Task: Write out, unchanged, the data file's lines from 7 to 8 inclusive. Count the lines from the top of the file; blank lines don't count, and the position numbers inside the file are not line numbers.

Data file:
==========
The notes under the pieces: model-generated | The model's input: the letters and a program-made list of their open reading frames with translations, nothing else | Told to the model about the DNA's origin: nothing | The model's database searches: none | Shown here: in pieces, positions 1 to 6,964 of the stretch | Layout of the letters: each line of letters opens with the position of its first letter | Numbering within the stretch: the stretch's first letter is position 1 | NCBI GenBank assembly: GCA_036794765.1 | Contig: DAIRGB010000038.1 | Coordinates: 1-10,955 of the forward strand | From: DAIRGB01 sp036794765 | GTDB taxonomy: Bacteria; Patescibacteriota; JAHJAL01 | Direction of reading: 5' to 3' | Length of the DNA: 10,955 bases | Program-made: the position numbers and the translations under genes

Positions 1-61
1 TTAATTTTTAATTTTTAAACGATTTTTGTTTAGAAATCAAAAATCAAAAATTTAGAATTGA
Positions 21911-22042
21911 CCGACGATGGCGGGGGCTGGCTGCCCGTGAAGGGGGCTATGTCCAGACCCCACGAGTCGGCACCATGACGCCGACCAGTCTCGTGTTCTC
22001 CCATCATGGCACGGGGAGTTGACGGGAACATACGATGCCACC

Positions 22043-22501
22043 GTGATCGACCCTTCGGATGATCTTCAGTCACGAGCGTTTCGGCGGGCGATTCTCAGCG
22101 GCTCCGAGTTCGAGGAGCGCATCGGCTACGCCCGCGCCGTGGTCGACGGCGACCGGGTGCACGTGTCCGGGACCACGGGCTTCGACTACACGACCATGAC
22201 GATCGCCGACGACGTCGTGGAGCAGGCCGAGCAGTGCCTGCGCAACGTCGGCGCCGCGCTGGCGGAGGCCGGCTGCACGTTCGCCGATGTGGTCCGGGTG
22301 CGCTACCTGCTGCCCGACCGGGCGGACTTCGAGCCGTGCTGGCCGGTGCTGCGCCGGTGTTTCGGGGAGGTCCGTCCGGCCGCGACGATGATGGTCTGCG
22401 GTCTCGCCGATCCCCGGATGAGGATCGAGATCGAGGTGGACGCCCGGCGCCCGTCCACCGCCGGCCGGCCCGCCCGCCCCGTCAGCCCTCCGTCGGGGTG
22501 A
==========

Positions 22043-22501
22043 GTGATCGACCCTTCGGATGATCTTCAGTCACGAGCGTTTCGGCGGGCGATTCTCAGCG